brazil decriminalize drugs
A demonstrator holds a giant model of a marijuana cigarette during the "Marijuana March" in Rio de Janeiro May 10, 2014. While public campaigns for legalization of drugs haven’t gotten much traction, a court case involving marijuana possession has made it to the country’s supreme court. Federal judges have indicated supporting a ruling that would decriminalize all drugs, but not drug trafficking. REUTERS/Pilar Olivares

Do Brazilian citizens have the right to consume drugs? That’s the question being considered by the Brazil's highest court in a case that has challenged the constitutionality of laws punishing drug consumption. Possession of marijuana, cocaine and other drugs is a crime in Brazil, even small amounts. In 2009, a man who was already in prison on a petty crime and an illegal firearms conviction was caught with a small quantity of marijuana, convicted and punished with an additional sentence.

Robbery is a no-brainer crime, but for Brazilian judges the marijuana posession don't make as much sense. Arguments for the decriminalization of all drugs, not just marijuana were spearheaded this week by two off the 11 judges on the bench. In signaling his vote, judge Luís Roberto Barroso compared criminalization of personal drug use to a dictatorship.

“The state has every right to combat the use [of drugs], to mount media campaigns, to create warnings, but to punish [drug use] with imprisonment is a form of authoritarianism that prevents the individual from making individual choices,” Barroso said, according to G1.

Those opinions could significantly change the way that Brazil, the second-largest country in the Western Hemisphere, treats the problem of illicit drugs. If adopted as a majority opinion, Barroso’s ruling would decriminalize possession for personal use of marijuana, cocaine, heroin and other drugs. The government would still be allowed to punish possession related to drug trafficking.

Barroso cited other countries that have experimented the the legalization of marijuana and other drugs in recent years, according to RedeBrazil. He explicitly cited the U.S., a leader in the global war on drugs that has not interfered with state-level efforts to legalize pot, as well as Brazil’s neighbor Uruguay and it’s colonial mother country Portugal -- where heroin use fell 50 percent after drugs were decriminalized.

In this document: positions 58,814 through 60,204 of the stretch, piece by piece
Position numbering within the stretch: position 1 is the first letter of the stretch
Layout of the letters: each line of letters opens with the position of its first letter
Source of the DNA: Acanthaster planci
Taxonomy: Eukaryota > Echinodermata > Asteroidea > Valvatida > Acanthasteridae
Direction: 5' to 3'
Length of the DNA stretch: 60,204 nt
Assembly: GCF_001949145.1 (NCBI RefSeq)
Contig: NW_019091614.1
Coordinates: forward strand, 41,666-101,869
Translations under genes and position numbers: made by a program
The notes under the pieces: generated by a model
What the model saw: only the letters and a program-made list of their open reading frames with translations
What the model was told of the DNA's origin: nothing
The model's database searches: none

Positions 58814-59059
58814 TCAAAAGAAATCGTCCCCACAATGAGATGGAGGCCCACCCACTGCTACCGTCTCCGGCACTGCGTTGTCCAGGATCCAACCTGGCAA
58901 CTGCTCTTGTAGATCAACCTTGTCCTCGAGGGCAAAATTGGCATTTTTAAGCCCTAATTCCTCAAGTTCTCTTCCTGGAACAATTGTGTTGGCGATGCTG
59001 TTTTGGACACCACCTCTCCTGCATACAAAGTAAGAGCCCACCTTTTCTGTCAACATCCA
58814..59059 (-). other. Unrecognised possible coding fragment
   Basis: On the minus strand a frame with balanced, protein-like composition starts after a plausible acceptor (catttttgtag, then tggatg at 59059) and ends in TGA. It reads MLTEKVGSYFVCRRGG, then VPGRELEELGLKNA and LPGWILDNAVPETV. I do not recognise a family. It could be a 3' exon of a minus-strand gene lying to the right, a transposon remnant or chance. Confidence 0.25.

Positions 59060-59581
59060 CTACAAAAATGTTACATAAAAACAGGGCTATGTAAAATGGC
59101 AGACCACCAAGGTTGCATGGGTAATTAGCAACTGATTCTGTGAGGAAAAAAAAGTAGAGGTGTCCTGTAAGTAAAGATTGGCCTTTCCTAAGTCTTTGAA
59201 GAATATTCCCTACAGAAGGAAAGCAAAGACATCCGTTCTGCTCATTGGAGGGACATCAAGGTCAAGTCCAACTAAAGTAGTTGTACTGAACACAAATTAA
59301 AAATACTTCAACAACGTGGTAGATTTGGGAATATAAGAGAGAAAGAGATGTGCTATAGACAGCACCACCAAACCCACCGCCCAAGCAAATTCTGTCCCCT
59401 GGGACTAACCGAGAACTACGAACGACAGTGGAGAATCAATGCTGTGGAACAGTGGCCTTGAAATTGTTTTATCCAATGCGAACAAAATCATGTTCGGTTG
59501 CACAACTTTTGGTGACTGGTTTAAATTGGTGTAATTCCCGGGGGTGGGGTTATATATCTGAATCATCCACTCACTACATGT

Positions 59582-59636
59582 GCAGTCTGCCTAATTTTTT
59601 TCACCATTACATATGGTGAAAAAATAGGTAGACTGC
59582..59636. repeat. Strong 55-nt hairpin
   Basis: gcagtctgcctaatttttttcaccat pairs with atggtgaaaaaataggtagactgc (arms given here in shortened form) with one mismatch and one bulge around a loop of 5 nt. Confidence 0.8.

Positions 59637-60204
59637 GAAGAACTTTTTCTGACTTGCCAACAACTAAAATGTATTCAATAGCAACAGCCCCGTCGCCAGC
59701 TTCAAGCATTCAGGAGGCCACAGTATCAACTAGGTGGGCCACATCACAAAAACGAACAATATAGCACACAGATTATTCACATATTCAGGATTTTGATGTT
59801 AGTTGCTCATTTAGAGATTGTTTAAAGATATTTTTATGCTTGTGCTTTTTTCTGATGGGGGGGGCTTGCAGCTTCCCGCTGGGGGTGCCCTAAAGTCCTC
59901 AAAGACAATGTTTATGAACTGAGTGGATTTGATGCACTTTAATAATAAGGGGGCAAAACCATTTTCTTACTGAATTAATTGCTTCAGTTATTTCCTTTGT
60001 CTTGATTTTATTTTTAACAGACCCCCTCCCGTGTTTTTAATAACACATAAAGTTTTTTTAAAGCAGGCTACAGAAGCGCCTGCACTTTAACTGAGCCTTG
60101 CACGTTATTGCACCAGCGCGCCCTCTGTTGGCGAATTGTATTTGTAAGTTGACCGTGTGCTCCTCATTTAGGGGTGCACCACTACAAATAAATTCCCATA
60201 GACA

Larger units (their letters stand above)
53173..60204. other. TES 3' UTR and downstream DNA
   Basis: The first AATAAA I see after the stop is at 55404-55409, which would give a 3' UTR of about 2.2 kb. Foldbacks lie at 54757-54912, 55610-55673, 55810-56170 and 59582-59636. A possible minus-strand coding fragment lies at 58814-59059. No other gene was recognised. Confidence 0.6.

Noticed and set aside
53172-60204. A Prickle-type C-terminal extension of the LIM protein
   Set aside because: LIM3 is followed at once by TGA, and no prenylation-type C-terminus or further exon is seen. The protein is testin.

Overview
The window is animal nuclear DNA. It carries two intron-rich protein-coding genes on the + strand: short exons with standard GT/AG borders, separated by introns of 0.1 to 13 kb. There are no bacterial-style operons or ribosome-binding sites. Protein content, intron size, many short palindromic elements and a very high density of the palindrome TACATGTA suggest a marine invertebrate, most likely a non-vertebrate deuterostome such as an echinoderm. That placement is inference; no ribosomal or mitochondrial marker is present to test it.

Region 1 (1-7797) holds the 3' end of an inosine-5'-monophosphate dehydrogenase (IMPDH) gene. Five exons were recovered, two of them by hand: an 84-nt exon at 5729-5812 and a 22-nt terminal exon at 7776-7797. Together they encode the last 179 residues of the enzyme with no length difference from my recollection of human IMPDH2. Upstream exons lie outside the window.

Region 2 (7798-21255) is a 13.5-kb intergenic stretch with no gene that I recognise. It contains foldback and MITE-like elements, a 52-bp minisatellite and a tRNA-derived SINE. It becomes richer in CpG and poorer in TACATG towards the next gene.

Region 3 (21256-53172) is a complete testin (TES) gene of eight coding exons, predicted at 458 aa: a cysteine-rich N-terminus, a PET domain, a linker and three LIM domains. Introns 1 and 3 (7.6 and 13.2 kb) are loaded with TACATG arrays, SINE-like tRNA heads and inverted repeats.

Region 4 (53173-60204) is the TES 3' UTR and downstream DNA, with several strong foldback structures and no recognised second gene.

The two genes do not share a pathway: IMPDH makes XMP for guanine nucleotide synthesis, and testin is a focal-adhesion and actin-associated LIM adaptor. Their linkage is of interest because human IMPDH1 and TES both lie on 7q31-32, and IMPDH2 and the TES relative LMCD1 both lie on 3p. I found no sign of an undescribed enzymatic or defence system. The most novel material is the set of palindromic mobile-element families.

Judge Luiz Edson Fachin joined Barroso, voting to overturn the marijuana conviction. While he acknowledged the dangers of illegal drugs, Fachin argued that drug users were victims, not crimminals.

“Those dependant on drugs are victims and not the seed of the crime [and] should be received as sick people,” Fachin said, according to G1.

Fachin also pointed out that the country’s existing attempts at prohibition had failed.

“To insist in a public policy that has not worked for so many decades is to close one’s eyes to reality,” he said.

The judges’ motions to decriminalize drugs go against popular opinion. The country’s Attorney General has reportedly criticized the court, reportedly saying that people don’t have “constitutional right to get high.” Brazilians are far from reaching a consensus on the issue.

However, Fachin and Barroso’s arguments from the bench are music to the ears of legalization advocates and human rights groups around the world. Maria Laura Canineu, Director of Human Rights Watch Brazil welcomed the ruling.

“Brazil can and should deter people from harmful use of drugs, just as it has non-penal public policies against smoking or alcohol abuse,” she said in a statement. “What it should not do is punish drug users through the criminal law.”

On Thursday, the judges decided to table their final verdict, citing the need for further discussion of how to define “personal use.” Some have proposed specific quantities -- 25 grams of marijuana and 6 plants, for example -- while argue that the legislature should determine what quantities.

In any case, decriminalization is getting serious attention in Brazil. A ruling in the case is expected next week.

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